Crime, Fear and Perception

Terry Schwadron
6 min readJun 16, 2021

Terry H. Schwadron

June 16, 2021

The New York City election for mayor is a one of a kind in the nation, one that draws more than its share of identifying Democrats both as candidates and voters, to run a city that has held what the nation would adjudge to be generally progressive social views.

In a city where a steady hand towards small business recovery, homelessness, public transit, education and housing availability ought to be dominating the airwaves two weeks out from the end of voting, which is underway, it is crime — or the perceptions of what to do about crime — that is marking the municipal elections.

What heightens that are arguments in commercials, debates and social media that hone in on crime, and coverage that tries to elevate local crime reports into a national question. Various politicians, parties and -isms are seeking to make this city election a wider referendum pitting anything resembling “defund police” slogans and those supporting Back the Blue.

Fear of crime is back as a political issue in New York City. For the first time in years it could be a prime factor in who voters pick as their next mayor, the Associated Press reported matter of factly.

The lead in a contest difficult to assess both by the number of candidates and the first-time use of a multi-choice ballot seems currently to have swung to Brooklyn Borough President Eric Adams, a former NYPD captain, who throws around rhetoric about more targeted policing without a lot of specifics. Several other candidates teeter in agreement to “get guns off the streets,” while still trying to adhere to anti stop-and-frisk thinking. Of all of them, Maya Wiley, a former legal adviser to current mayor Bill de Blasio and once head of the civilian oversight police board, is most aggressive about looking anew at how police funds are spent.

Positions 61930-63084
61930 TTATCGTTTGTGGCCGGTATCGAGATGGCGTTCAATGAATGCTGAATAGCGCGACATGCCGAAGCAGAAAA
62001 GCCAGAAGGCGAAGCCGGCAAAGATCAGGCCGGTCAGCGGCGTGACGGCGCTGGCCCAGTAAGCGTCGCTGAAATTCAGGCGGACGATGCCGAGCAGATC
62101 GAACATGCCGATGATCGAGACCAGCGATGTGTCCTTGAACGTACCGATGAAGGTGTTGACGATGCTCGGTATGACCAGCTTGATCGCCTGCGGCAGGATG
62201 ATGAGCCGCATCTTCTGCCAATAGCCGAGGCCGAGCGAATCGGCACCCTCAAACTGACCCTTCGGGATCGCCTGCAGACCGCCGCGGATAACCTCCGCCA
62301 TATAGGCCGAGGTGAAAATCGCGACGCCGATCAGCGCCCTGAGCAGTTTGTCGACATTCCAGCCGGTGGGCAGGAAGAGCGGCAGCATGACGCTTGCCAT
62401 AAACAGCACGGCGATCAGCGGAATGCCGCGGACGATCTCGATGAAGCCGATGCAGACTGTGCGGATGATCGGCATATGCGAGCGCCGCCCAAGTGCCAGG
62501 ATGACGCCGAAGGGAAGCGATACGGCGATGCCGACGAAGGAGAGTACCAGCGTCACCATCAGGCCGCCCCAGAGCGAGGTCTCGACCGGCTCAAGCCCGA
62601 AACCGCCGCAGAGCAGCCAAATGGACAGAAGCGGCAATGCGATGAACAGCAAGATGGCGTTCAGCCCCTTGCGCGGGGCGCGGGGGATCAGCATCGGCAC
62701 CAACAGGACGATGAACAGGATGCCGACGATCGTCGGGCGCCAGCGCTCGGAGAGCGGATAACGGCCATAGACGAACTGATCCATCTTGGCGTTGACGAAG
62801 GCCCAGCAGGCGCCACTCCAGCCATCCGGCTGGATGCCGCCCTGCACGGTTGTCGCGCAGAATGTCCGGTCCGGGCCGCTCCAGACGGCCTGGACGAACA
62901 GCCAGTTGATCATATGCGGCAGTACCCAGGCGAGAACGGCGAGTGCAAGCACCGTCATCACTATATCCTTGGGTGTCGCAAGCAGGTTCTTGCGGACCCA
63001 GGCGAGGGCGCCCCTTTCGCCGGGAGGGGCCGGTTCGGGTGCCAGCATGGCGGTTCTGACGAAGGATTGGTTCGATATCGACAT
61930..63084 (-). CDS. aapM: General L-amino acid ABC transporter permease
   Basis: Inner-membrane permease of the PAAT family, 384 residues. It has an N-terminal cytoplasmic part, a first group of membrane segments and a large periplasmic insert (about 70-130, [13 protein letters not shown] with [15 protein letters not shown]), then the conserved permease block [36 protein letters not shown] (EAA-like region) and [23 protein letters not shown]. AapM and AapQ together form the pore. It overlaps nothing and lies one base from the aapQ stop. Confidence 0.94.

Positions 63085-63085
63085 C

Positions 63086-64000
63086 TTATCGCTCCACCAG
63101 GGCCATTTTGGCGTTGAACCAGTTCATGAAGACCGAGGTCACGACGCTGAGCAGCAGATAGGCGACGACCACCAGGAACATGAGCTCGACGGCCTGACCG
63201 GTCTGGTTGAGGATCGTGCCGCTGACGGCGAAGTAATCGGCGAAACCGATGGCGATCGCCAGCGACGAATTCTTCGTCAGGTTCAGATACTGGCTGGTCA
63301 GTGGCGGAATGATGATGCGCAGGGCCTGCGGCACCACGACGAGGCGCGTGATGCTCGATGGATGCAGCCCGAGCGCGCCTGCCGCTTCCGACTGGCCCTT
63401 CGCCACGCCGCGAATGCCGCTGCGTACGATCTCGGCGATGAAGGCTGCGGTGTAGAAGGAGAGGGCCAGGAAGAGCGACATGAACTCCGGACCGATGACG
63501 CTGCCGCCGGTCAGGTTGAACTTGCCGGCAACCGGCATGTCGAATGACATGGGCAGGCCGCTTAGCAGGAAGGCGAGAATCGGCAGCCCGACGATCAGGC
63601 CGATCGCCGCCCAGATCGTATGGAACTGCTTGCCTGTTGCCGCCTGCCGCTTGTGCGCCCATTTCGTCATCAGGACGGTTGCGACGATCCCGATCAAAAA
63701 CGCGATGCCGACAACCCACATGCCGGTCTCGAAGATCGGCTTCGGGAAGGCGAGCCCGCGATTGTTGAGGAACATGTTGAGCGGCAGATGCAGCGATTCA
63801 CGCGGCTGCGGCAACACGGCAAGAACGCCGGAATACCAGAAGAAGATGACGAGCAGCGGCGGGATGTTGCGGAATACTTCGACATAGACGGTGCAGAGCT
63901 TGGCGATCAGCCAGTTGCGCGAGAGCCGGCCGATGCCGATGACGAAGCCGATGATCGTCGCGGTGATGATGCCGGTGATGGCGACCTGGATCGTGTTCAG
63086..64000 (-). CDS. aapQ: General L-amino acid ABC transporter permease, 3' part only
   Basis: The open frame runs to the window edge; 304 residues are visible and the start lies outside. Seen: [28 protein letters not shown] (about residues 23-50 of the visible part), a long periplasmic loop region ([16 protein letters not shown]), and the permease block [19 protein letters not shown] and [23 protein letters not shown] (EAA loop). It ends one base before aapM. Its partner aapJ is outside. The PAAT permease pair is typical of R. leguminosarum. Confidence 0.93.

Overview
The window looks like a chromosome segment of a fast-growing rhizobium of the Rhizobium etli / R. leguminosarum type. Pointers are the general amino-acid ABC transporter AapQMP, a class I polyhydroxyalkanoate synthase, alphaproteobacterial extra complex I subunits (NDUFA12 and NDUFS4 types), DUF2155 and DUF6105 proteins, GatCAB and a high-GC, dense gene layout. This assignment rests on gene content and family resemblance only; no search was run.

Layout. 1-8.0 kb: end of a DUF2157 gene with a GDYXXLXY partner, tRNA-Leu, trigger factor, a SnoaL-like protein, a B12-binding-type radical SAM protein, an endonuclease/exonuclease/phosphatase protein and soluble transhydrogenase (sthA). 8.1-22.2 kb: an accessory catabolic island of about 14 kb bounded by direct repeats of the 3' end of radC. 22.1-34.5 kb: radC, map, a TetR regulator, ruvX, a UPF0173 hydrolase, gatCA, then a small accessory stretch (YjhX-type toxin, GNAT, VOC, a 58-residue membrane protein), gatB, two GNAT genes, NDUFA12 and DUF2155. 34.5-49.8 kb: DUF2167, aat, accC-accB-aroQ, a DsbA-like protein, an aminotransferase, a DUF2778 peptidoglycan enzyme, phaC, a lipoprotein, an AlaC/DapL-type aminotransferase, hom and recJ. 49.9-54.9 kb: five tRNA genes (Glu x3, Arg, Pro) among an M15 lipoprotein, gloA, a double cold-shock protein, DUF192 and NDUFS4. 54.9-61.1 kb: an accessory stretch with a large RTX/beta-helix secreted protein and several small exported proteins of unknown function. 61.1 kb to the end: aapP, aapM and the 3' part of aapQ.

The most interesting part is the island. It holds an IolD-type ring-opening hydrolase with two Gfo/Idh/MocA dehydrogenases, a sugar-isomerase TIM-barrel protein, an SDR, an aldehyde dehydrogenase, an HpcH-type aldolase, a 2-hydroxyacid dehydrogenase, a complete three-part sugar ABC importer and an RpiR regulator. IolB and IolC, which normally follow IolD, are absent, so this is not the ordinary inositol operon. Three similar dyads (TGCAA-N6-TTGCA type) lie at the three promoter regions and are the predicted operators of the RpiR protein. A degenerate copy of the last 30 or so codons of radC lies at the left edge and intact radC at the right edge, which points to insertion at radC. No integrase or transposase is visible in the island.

It has become a slow-rolling sound-bite debate as if there are only two choices, and as if it is the most important issue facing the city. Without assured public safety, the general debate goes, we will not see the city fully rebounding from pandemic. How to provide that assured public safety is more nuanced than slogans and sound-bites allow and far more complicate to execute.

But it may be the wrong problem.

Crime or Mental Health?

Yes, there is more crime in New York today than a year ago; of course, a year ago, everyone was locked in at home, and the comparisons, particularly when measured by percentages, are skewed.

Year over year, the number of shootings are up with 687 injured, and there were 181 homicides as compared with the same period in 2019 (which is described as a whopping 50% increase). By comparison to the 1990s, however, those figures are way down. Many of the most common types of crime in the city, including robberies, burglaries and grand larcenies, remain near historic lows, the AP and others acknowledge.

A few very public shootings, including errant bullets injuring a toddler in Times Square, and the fear of random misdoings in the subway have boosted public perception of rising crime. A plurality of voters surveyed in a recent NY1/Ipsos poll chose “crime or violence” as the biggest problem facing New York, with racial injustice and police reform also in the top 10.

Police and neighborhood groups are working together to respond to increased reports of guns being delivered into the city by vanloads.

At the same time, the increase of mass shooting nationwide keeps us from accepting that local situations may differ. Through the first five months of 2021, gunfire killed more than 8,100 people in the United States, about 54 lives lost per day, according to a Washington Post analysis of data from the Gun Violence Archive, a nonprofit research organization. That’s 14 more deaths per day than the average toll during the same period of the previous six years.

Of course, if we really accept that premise, it begs the question of why we don’t do something about limiting guns.